Riggan Thomson (Michael Keaton), famous only for his portrayal of the superhero Birdman in the 1990s, finds himself nearing the end of his tether as his Broadway production of Raymond Carver’s ‘What We Talk About When We Talk About Love’ makes its way towards its first performance. In the escalating battle between his ego, his fresh-from-rehab daughter/assistant (Emma Stone), New York critics, veteran theatre actors (Ed Norton) and his grasp on reality, will anybody come out the victor?
At the time of writing this, Birdman has happily walked off with two Golden Globes, one for best actor in a comedy or musical for Keaton and one for best screenplay. A brief glance at IMDb will show you just how hot this film is going to be at awards season, so I guess the question is, are these accolades deserved? The short answer is ‘yes’, a longer, yet just as unhelpful answer is ‘oh flip, yes’, and a longer answer punctuated with reasons can be found below.
If we’re going to talk about Birdman then its prime focus is going to be on Michael Keaton. Going into the cinema I thought to myself, what was the last thing I saw Keaton in? I thought there must be a reason for this apparent absence from cinema, but once the credits began to roll all I could think was ‘damn, I’ve missed Michael Keaton, he’s ace, I want a t-shirt with his face on it’. Now Keaton’s performance isn’t just great for the whole Birdman/Batman thing, it’s a brilliantly raw depiction of someone trying to do something that they think matters, fighting his reputation (and his inner Birdman voice) whilst using it as a crutch to reach better things. When this emotionally-crippled former Hollywood name bumps into other brilliant performances by Naomi Watts as a wannabe Broadway star, Zach Galifianakis’ uptight producer and his Amy-Ryan-shaped ex-wife it’s fantastic, but with Ed Norton and Emma Stone it gets even better.
I last remember Ed Norton in The Grand Budapest Hotel as Henckels, the stern but moral and forgiving army officer, but in Birdman as Mike Shiner, he’s an absolute theatre creep and he’s bloody incredible to see. Likewise I’m a fan of Emma Stone, but as Riggan’s long-suffering daughter Sam she brings another kind of raw, painful youth to the Broadway struggle that is flipping fantastic. Oscars for everyone!
One of the reasons why the performances pop as they do has got to partly do with the editing and cinematography of Birdman. Yes I know how that sounds, bear with me (doing a bear impression now is entirely optional, however). Aside from being bookended with flashing ‘it’ll-make-sense-later’ images of falling stars and jellyfish, Birdman is shot in a way so that it looks like all one take. Yes it may use time-lapses here and there but the overall effect is enough to make Alfonso Cuaron blush. It warps the film into another sort of play, where every and all action becomes all the more prescient, all the more real, even when Riggan’s flits of fantasy have him using his telekinetic powers or daydreaming about himself as Birdman. It’s seamless, fluid and such a bloody impressive feat that I’d be personally hurt if Birdman doesn’t take critical and award-waving acclaim for its use of editing.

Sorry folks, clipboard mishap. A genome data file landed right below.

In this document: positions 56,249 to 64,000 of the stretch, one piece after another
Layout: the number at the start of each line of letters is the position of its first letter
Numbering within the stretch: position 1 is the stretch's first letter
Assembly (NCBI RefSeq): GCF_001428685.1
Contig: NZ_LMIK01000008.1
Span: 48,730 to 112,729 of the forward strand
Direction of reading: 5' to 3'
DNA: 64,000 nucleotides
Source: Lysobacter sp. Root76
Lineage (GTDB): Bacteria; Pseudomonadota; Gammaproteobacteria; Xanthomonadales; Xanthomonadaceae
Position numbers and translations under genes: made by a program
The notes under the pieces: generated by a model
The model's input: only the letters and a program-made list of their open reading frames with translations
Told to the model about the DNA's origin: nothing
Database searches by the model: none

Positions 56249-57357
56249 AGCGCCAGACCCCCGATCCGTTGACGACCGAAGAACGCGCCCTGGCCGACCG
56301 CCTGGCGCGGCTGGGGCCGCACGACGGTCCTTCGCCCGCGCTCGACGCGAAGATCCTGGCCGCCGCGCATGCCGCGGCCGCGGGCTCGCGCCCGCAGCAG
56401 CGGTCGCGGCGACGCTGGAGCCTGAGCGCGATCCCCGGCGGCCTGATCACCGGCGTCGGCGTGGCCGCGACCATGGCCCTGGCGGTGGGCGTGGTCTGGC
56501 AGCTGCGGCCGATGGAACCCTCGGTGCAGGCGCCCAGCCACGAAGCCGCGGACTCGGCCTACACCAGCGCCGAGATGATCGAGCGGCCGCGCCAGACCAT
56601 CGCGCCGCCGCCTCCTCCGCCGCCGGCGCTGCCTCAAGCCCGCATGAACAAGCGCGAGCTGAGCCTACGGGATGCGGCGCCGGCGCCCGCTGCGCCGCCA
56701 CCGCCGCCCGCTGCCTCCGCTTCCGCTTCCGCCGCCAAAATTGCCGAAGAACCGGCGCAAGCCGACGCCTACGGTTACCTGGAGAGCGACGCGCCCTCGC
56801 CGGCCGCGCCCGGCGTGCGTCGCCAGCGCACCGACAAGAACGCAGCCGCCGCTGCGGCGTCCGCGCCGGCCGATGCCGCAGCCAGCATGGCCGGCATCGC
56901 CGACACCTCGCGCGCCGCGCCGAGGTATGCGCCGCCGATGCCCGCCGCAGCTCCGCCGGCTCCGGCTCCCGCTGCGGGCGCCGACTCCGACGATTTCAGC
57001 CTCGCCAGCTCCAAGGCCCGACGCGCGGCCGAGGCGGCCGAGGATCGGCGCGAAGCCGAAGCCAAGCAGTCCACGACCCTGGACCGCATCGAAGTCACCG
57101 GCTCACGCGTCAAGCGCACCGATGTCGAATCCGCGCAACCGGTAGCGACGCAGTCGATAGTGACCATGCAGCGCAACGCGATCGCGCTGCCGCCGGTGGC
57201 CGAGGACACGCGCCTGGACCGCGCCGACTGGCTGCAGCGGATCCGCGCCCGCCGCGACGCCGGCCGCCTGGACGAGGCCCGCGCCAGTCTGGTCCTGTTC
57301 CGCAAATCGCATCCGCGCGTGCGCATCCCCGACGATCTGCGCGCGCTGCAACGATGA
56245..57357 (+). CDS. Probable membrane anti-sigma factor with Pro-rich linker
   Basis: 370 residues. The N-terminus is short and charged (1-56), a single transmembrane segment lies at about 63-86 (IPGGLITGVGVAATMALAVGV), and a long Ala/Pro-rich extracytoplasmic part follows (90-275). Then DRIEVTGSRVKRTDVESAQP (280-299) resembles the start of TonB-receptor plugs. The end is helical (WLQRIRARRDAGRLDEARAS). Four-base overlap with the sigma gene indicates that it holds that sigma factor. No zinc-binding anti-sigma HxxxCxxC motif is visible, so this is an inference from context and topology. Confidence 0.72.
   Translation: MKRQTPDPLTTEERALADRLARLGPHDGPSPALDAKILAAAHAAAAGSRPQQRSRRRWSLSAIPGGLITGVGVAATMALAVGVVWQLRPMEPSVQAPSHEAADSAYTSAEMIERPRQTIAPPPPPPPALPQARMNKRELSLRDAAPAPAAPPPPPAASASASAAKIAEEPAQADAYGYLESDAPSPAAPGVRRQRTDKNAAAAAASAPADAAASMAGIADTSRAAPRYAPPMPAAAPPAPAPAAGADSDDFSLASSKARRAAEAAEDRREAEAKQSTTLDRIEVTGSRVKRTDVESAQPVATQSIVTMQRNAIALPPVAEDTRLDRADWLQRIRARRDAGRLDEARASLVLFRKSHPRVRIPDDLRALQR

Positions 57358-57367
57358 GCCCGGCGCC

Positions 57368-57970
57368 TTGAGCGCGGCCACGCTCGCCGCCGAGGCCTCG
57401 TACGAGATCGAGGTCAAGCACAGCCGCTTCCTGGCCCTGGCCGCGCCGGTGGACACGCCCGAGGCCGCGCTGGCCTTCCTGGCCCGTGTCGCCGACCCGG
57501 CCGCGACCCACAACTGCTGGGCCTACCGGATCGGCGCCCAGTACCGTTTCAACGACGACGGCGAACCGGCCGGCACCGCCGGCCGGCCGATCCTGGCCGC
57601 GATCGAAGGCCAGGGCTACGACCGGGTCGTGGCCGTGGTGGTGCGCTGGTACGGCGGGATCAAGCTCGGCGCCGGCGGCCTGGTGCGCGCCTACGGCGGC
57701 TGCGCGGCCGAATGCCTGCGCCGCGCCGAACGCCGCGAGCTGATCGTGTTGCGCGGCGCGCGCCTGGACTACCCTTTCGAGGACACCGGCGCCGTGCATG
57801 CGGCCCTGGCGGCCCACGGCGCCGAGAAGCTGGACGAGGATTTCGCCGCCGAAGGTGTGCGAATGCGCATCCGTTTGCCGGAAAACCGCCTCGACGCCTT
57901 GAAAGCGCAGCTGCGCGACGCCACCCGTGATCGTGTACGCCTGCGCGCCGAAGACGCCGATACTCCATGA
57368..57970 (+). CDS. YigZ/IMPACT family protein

If I wanted to lob any kind of criticism at Birdman, it’s be that at times it wanders into the territory of almost-too-smart-for-you. Its cinematography is lush, its actors are on point, but when paired with skittering jazz drums and the not-quite-soapbox mentality of its underlining message about wanting to be adored by the public it starts to look like it may be aiming too high in certain places. Thankfully it brings it all back down with some crude and well-punctuated gags about dicks, men dressed only their underwear and a whole lot of swearing.
The overall tone of Birdman, though, is unmistakeable; it’s about someone trying to find meaning in their life in the old-fashioned way, before Twitter, Facebook and the internet. It’s about trying to find that gesture that will fix everything and although a gamble it may be, if it works it’ll be worth it. It’s about moving on from what came before and most of all, it’s about why New York theatre is a bastard. Okay, so it’s a few tones.
Birdman is not what you think it is; it’s not about Birdman insomuch as it’s about the shadow he cast over poor ol’ Riggan Thomson. It’s definitely not the funniest thing I hope to see all year, but it’s undeniably something special that pokes classification in the eye, flips the table and runs off with its wife. You won’t see anything else like Birdman for a while, and if you’re into peculiar cinema about things that aren’t about things but, oh wait, there were about these other things the whole time, then you’ll enjoy it just as much as I did. Which, in case the whole rambling jumble of words above was not quite clear enough, was a damn lot.
Starring: Michael Keaton, Ed Norton, Emma Stone
Director: Alejandro González Iñárritu
Running Time: 119 minutes
Release Date: 2 January 2015